I recall talking to Sol about this very thing when I sat in on a course he taught at USC on combinatorics. He gave me his paper on it and a few related issues as I was very interested at the time about the applications of information theory and biology.
I’m glad I managed to sit in on the class and still have the audio recordings and notes. While I can’t say that Newton taught me calculus, I can say I learned combinatorics from Golomb.
Hagoromo Fulltouch Chalk is highly coveted around the world by mathematicians, who say it's superior to other kinds of chalk because it has an almost buttery texture and erases easily. When Hagoromo announced it was ceasing production, many mathematicians bought lifetime supplies, like one professor who has a four-stick-a-day habit. But a Korean company bought Hagoromo and has faithfully reproduced the original recipe so there is no longer a need to stockpile it. It's sometimes available on Amazon from third-party resellers.
In my previous post, I discussed how number theory and topology relate to other areas of math. Part of that was to show a couple diagrams from Jean Dieudonné’s book Panorama of Pure Mathematics, as seen by N. Bourbaki. That book has only small star-shaped diagrams considering one area of math at a time. I’ve created a diagram that pastes these local views into one grand diagram. Along the way I’ve done a little editing because the original diagrams were not entirely consistent.
Areas of math all draw on and contribute to each other. But there’s a sort of trade imbalance between areas. Some, like analytic number theory, are net importers. Others, like topology, are net exporters.
A biologist at Harvard was chatting with a colleague about a mentor who pushed him to do harder math problems. It turns out the colleague had the same mentor — and so did many others.
George Berzsenyi is a retired math professor living in Milwaukee County. Most people have never heard of him.
But Berzsenyi has had a remarkable impact on American science and mathematics. He has mentored thousands of high school students, including some who became among the best mathematicians and scientists in the country.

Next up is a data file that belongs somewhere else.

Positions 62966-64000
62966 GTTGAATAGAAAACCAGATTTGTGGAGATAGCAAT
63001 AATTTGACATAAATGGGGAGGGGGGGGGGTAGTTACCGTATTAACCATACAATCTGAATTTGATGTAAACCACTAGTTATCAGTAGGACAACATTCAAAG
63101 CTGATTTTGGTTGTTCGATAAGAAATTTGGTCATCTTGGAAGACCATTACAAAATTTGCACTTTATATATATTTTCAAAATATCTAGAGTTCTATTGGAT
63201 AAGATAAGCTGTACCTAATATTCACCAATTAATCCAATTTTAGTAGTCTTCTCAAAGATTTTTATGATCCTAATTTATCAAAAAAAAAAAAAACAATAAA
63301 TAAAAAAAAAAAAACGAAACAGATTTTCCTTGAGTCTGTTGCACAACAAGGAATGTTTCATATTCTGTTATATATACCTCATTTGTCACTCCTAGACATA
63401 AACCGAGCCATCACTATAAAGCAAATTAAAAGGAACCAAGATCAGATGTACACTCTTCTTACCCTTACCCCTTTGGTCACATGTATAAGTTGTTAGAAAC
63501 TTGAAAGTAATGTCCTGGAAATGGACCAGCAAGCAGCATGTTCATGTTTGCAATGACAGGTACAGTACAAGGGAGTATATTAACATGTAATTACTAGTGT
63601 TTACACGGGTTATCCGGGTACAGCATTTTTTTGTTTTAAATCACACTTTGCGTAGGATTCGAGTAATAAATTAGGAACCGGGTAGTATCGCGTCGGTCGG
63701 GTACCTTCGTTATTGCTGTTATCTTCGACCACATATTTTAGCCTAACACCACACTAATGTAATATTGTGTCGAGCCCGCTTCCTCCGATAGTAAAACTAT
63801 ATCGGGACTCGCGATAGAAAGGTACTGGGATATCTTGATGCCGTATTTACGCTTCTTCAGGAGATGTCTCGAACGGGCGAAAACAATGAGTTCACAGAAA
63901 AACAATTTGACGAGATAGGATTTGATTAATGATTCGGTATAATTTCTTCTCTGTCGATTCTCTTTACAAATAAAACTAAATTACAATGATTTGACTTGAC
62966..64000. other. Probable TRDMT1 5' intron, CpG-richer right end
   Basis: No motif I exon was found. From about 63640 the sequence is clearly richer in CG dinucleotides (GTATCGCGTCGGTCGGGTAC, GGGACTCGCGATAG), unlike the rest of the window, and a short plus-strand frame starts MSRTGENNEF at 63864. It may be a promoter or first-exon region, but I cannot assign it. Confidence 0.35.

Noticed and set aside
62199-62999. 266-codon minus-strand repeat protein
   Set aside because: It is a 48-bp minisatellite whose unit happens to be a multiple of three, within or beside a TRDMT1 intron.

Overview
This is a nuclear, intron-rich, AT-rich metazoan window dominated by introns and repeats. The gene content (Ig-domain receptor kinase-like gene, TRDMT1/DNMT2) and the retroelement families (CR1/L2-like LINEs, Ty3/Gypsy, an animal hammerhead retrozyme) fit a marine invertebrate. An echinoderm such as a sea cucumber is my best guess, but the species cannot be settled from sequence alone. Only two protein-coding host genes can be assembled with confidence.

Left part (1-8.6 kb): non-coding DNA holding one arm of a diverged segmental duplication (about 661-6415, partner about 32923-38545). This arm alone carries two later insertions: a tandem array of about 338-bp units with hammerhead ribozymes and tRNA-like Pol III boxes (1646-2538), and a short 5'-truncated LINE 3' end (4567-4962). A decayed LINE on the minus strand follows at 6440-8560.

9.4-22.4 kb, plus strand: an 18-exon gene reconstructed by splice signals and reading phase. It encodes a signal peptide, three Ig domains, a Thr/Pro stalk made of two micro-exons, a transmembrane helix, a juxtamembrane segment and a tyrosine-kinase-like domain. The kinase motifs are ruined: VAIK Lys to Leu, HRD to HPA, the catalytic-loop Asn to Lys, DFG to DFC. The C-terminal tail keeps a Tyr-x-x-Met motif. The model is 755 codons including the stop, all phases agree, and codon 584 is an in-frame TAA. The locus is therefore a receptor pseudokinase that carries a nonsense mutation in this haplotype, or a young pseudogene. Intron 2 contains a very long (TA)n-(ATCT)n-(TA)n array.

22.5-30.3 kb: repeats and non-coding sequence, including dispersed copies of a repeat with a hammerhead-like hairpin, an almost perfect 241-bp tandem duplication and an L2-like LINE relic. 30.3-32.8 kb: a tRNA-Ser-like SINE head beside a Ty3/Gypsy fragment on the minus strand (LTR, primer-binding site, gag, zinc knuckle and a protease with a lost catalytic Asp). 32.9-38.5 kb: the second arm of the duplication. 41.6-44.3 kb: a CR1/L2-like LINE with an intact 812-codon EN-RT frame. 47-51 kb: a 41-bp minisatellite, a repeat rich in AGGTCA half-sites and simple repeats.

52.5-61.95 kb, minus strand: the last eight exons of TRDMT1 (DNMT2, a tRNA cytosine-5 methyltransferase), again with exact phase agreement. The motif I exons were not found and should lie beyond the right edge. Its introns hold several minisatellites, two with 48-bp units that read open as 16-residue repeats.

What a great little story…
I also find myself thinking, yet again, what was it about the early 1900’s in Hungary that they turned out, not even so many great scientists, but so many fantastic mathematicians? What were they doing right that we seem to be missing now? Can it be replicated? Was it cultural? Was it a certain type of teaching method? Simple expectations?
New research explains how the shapes of neurons can be classified using mathematical methods from the field of algebraic topology. Neuroscientists can now start building a formal catalogue for all the types of cells in the brain. Onto this catalogue of cells, they can systematically map the function and role in disease of each type of neuron in the brain.
A while back I answered a question on Quora: Can people actually keep up with note-taking in Mathematics lectures with LaTeX . There, I explained…
This is awesome though I’ve also heard of cases in which students use shared Google docs to collaboratively take notes like this as well.
Last night saw the wrap up of Dr. Michael Miller’s excellent Winter quarter class Introduction to Category Theory. As usual he passed out a short survey to accept ideas for the Fall and Winter quarters this coming year at UCLA Extension.
If you didn’t get a chance to weigh in, feel free to email him directly, or respond here with your suggestions (in order of preference) and I’ll pass them along.
I keep a list of his past offerings (going back to 2006, but he’s been doing this since 1973) on my site for reference. He’s often willing to repeat courses that have been previously offered, particularly if there’s keen interest in those topics.
Some of the suggestions on last night’s list included:
combinatorial group theory
point set topology
Feel free to vote for any of these or suggest your own topics. Keep in mind that many of the topics in the past decade have come about specifically because of lobbying on behalf of students.